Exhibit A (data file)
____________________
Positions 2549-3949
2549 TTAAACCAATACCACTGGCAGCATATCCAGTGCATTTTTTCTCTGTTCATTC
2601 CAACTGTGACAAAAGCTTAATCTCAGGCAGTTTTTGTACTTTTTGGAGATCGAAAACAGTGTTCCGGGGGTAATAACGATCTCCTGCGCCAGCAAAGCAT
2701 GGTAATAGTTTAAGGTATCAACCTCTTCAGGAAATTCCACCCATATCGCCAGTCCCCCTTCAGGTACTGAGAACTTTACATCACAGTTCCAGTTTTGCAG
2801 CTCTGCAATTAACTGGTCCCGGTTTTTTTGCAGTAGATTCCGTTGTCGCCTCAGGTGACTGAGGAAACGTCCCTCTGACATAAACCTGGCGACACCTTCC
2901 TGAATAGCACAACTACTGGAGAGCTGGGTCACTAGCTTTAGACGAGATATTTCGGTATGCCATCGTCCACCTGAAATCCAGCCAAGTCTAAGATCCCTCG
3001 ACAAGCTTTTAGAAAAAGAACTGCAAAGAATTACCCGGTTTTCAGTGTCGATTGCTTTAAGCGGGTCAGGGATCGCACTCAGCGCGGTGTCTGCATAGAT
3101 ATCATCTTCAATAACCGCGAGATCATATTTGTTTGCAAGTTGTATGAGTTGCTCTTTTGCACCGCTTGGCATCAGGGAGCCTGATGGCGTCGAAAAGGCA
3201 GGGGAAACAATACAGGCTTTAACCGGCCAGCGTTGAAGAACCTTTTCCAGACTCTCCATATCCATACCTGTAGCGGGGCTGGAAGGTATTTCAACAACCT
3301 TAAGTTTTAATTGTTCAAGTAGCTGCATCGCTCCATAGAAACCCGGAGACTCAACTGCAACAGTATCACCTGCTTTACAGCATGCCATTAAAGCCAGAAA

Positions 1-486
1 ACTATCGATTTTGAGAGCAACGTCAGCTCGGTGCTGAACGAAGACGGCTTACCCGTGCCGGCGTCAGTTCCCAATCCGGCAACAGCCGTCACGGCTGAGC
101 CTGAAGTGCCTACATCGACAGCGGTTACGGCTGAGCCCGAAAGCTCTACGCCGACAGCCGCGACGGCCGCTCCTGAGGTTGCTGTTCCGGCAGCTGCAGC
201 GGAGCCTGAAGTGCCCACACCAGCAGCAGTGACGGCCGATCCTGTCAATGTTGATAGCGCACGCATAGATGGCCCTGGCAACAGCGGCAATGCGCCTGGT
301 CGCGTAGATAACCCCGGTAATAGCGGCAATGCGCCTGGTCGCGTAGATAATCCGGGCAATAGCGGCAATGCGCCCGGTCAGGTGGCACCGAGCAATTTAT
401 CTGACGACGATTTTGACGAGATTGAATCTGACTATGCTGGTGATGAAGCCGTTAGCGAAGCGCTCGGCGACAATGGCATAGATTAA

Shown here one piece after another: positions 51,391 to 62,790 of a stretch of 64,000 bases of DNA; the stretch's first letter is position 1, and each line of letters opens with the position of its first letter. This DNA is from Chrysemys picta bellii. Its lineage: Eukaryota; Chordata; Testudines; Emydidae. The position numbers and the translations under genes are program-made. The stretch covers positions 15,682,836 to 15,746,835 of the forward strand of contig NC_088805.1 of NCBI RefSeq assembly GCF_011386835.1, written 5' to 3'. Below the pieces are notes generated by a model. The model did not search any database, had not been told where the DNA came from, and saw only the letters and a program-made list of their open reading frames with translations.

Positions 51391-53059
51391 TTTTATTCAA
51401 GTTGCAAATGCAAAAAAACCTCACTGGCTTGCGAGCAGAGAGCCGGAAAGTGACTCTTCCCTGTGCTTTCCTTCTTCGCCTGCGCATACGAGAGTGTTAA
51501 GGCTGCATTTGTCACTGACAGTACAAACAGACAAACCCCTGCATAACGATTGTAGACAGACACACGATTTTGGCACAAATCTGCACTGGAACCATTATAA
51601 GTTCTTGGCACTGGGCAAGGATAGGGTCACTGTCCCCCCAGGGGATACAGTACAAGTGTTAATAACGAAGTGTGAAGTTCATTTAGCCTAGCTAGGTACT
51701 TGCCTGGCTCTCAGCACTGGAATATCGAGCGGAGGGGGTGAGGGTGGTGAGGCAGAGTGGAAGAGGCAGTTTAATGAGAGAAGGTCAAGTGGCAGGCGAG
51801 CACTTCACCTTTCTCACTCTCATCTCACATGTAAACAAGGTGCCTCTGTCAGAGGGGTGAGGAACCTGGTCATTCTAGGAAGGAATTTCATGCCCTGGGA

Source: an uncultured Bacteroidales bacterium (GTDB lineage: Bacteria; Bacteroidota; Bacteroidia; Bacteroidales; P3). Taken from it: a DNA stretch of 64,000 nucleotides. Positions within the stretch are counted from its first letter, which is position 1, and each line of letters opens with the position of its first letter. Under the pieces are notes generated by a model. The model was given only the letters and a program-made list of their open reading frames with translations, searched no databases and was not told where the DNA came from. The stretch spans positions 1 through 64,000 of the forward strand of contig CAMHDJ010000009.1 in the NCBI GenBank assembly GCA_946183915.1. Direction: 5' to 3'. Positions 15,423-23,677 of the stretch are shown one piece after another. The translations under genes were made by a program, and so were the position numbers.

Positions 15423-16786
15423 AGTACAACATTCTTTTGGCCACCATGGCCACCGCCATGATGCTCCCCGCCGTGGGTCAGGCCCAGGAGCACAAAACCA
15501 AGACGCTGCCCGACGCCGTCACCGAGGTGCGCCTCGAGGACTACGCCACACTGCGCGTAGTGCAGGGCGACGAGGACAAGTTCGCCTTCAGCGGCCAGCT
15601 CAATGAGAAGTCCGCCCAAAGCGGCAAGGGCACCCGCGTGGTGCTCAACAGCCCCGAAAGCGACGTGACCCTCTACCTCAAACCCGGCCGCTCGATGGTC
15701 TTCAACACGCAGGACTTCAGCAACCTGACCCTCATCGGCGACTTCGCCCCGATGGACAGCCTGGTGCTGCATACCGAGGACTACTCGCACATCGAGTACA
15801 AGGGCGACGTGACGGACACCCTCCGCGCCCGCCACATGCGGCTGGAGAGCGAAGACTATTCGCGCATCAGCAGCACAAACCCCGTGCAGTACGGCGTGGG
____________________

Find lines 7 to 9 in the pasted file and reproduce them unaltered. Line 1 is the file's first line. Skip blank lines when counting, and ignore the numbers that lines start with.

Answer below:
3001 ACAAGCTTTTAGAAAAAGAACTGCAAAGAATTACCCGGTTTTCAGTGTCGATTGCTTTAAGCGGGTCAGGGATCGCACTCAGCGCGGTGTCTGCATAGAT
3101 ATCATCTTCAATAACCGCGAGATCATATTTGTTTGCAAGTTGTATGAGTTGCTCTTTTGCACCGCTTGGCATCAGGGAGCCTGATGGCGTCGAAAAGGCA
3201 GGGGAAACAATACAGGCTTTAACCGGCCAGCGTTGAAGAACCTTTTCCAGACTCTCCATATCCATACCTGTAGCGGGGCTGGAAGGTATTTCAACAACCT